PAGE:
PhD Oral Exam - Seyedramin Ghoreshilangrodi, Mechanical Engineering
Vorticity-Based Polynomial Adaptation for Unsteady Flows
This event is free
School of Graduate Studies
When studying for a doctoral degree (PhD), candidates submit a thesis that provides a critical review of the current state of knowledge of the thesis subject as well as the student’s own contributions to the subject. The distinguishing criterion of doctoral graduate research is a significant and original contribution to knowledge.
Once accepted, the candidate presents the thesis orally. This oral exam is open to the public.
Aerospace applications, including but not limited to the aerodynamics of slats and flaps, the aeroacoustics of complete landing gear configurations, and the performance prediction of air brakes, spoilers, fans, and turbines, benefit from high-fidelity scale resolving approaches such as Direct Numerical Simulation (DNS) and Large Eddy Simulation (LES). These approaches are shown to be accurate in complex unsteady flow regimes where current industry-standard Reynolds-averaged Navier-Stokes (RANS) methods often fail. For example, recent research has demonstrated that DNS can be utilized for analysis of complete jet engine low-pressure turbine cascades at their designed operating condition. High-order unstructured spatial discretizations such as Flux Reconstruction (FR) are particularly appealing for LES simulations of unsteady turbulent flows as they are capable of resolving the flow more efficiently; however, their computational cost remains relatively high, preventing their industrial use. Therefore, given the inherent computational cost of high-order methods, it is crucial to deploy strategies to minimize the overall computational cost of LES while attaining comparable accuracy. A practical approach is to limit the use of high-order elements to regions where higher resolution is required for an accurate discrete approximation of the solution, reducing the total number of Degrees of Freedom (DOF). This can be achieved by locally increasing or decreasing the solution polynomial degree to adjust resolution and order of accuracy to achieve an accurate and cost-efficient simulation, a practice which is called polynomial adaptation or p-adaptation. LES can also benefit from the computational power of state-of-the-art hardware architectures by taking advantage of parallel computing, which can achieve a significant speed-up by decomposing the domain and solving the problem concurrently. Parallel computing also provides a larger memory capacity and higher bandwidth, resulting in better performance. However, combining polynomial adaptation with a massively parallel computation can cause overhead because p-adaptation tends to change the degree of solution polynomials locally, leaving the computational domain unbalanced. To maintain parallel efficiency, Dynamic Load Balancing (DLB) techniques have been exploited. The current work introduces a novel dynamically load-balanced polynomial adaptation method for simulations of unsteady flows in the vicinity of complex geometries using the flux reconstruction scheme. This approach is applied to both two-dimensional and three-dimensional studies while for the latter we make use of Implicit LES (ILES), which relies on the dissipation error of the numerical scheme to act as a subgrid-scale model to dissipate the kinetic energy from the smallest turbulent scales in the flow.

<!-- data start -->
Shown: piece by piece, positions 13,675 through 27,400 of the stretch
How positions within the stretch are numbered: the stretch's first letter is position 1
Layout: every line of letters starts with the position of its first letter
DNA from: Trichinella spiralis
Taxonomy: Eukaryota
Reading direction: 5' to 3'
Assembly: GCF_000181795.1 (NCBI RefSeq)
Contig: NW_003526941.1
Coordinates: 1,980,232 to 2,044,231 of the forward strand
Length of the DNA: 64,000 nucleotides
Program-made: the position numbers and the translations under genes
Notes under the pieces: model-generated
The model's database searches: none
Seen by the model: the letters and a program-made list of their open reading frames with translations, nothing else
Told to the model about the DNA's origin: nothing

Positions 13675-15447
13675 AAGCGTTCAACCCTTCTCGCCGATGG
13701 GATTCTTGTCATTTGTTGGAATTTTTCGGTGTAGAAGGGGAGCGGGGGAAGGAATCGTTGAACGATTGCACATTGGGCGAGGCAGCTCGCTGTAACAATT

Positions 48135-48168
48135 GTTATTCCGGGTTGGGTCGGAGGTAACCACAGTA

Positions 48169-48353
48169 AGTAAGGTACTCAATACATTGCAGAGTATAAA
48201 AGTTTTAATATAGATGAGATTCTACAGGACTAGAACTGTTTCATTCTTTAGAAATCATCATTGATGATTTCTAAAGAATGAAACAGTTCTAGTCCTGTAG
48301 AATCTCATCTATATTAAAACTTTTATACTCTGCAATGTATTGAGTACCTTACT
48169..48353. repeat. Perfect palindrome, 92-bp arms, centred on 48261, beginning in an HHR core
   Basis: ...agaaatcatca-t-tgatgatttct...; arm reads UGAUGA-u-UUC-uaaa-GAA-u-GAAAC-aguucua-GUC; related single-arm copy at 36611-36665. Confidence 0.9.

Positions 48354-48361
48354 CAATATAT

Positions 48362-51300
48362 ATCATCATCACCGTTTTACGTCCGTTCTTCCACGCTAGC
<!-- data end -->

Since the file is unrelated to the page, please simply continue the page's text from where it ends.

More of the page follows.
We verify the utility of our dynamically load-balanced adaptation approach when applied to the Arbitrary Lagrangian-Eulerian (ALE) form of the compressible Navier-Stokes equations for a range of applications on moving and deforming domains. Specifically, we verify the ALE and DLB implementation by performing simulations of an Euler Vortex (EV), and then illustrate the accuracy and efficiency of the adaptation routine by performing simulations of flow over an oscillating circular cylinder with two different flow settings, dynamic stall of a 2D NACA 0012 airfoil undergoing heaving and pitching motions, and flow over a Vertical Axis Wind Turbine (VAWT) composed of two NACA 0012 airfoils. We further illustrate the accuracy and efficiency of the routine when applied to transitional and turbulent flows by performing simulations of a shallow dynamic stall of a 3D SD 7003 airfoil undergoing heaving and pitching motions and transitional flow over a 3D circular cylinder. Results demonstrate that the dynamically load-balanced adaptation algorithm can track regions of interest, such as vortices and boundary layers, and yields a significant speed-up when applied to parallel simulations. We also demonstrate the scalability of the algorithm and the capability of DLB to distribute uniform computational load among processors.